We got our first call.
I would start off by very calmly pointing out that while your son has a disability, presumably his son does not. Therefore it should be his son avoiding contact and confrontation because his son has the skills to do that.
You know, from what I'm reading, I'm not seeing where you're family is carrying much fault. First, you've alerted the parent that your son has AS and has a much more difficult time socially than other children. You've told these parents that this will likely not change. The behavior you've described and witnessed has been, honestly, what I as a mom and teacher have seen, been normal boy behavior. I'm sorry, but I'm not seeing much here to berate you for. Do any other parents/teachers complain?I agree with the previous poster that it seems the problem is with the parents of this friend. I've always been a people pleaser, but it sounds like they are thin-skinned and are raising a thin-skinned child. AS and thin-skinned people don't mix well. I remember a Boy Scout meeting and watching another kid punching and kicking the heck out of mine. My son was fighting back, but looked genuinely distressed. As I was about to split them up they stopped, but I asked my son later if this boy picked on him like that alot. He said, "What do you mean?" and I explained. My son told me, "He wasn't picking on me. We were just goofing around."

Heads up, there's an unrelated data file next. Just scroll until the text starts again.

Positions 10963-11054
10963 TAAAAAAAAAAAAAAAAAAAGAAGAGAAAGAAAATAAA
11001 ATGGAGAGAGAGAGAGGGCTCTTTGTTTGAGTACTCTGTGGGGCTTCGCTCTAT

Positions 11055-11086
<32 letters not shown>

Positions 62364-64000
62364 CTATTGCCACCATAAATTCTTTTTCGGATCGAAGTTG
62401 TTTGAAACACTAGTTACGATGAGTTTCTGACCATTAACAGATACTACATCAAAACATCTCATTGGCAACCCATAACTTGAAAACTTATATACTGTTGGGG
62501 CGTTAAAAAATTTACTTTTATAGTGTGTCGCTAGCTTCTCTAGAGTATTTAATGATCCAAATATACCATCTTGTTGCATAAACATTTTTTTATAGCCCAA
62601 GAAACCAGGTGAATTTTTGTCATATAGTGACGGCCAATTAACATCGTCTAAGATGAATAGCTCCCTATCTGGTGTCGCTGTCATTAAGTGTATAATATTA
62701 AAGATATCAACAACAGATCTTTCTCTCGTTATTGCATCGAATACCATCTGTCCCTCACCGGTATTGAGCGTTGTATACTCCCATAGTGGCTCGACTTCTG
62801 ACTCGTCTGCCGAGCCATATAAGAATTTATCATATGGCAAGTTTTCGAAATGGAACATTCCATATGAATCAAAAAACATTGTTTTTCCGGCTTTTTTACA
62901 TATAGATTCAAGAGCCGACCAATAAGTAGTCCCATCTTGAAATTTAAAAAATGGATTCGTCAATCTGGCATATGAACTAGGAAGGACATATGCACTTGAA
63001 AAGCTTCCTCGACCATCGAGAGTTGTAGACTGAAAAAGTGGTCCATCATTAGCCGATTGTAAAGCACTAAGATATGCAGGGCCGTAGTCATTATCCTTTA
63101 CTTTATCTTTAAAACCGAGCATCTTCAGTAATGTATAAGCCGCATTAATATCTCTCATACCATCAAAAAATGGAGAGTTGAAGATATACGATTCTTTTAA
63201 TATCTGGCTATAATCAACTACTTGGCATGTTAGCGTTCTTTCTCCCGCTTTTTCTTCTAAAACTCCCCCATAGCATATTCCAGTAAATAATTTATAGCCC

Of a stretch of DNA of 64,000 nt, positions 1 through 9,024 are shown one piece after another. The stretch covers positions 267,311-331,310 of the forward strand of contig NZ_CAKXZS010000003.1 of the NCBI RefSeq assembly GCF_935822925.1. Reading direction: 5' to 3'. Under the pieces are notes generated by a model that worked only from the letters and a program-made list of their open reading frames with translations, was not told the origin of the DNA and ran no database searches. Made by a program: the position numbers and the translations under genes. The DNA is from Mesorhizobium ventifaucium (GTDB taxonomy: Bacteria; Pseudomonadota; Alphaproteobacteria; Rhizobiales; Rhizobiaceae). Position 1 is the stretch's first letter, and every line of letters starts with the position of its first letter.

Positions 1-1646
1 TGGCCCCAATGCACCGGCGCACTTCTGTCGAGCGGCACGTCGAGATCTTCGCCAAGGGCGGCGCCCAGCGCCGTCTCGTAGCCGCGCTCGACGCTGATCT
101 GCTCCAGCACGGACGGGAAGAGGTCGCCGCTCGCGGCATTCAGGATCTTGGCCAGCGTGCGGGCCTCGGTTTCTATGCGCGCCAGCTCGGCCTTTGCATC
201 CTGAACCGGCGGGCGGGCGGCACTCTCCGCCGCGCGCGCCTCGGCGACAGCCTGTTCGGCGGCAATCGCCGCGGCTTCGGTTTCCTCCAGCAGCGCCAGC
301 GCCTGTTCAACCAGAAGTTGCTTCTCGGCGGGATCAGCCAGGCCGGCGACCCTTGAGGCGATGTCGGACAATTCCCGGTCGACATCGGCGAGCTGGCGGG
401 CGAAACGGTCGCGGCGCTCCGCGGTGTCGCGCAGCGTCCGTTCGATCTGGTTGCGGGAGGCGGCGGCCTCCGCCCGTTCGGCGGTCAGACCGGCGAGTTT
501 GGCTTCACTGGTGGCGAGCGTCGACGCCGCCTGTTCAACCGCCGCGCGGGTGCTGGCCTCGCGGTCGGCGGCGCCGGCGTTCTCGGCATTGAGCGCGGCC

It sounds like there is a father here who has some unresolved bullying issues in his own past.
yeah, the thing is it's not at school, it's happening at a different class. It's just sad that they're gossiping about my son being a violent bully, but I see them all, including the parents, at least once a week in the building, supposedly while the bullying is happening, and they don't say a word for a year.
He has started social skills classes at school.
The things he does that the father has noticed are the tiny things we wouldn't think about, like during a balloon game, someone wins and they all say the game is over, so the balloons are being hit around everywhere, and my son hits the other boy's balloon. The father was upset about that because that was his son's balloon and my son was bullying him. My husband is a teacher and watched the whole thing and said that was just how the end of the class was, balloons being hit everywhere. The other things are what the child reported is happening. When I see them, it's both of them doing things, they're both switching chairs laughing about it, or pushing each other lightly in line laughing, so I know it's not my son "violently bullying" their son. I told them I'd do what I can with my son and I'll go through each incident and make sure he doesn't do it again, but that he should also talk to his son about what he can do so this doesn't happen. The dad wasn't thrilled and said his son was only 9 and might not get it and started talking about going to the doctor to rectify the situation...
We decided scouts isn't right for him right now.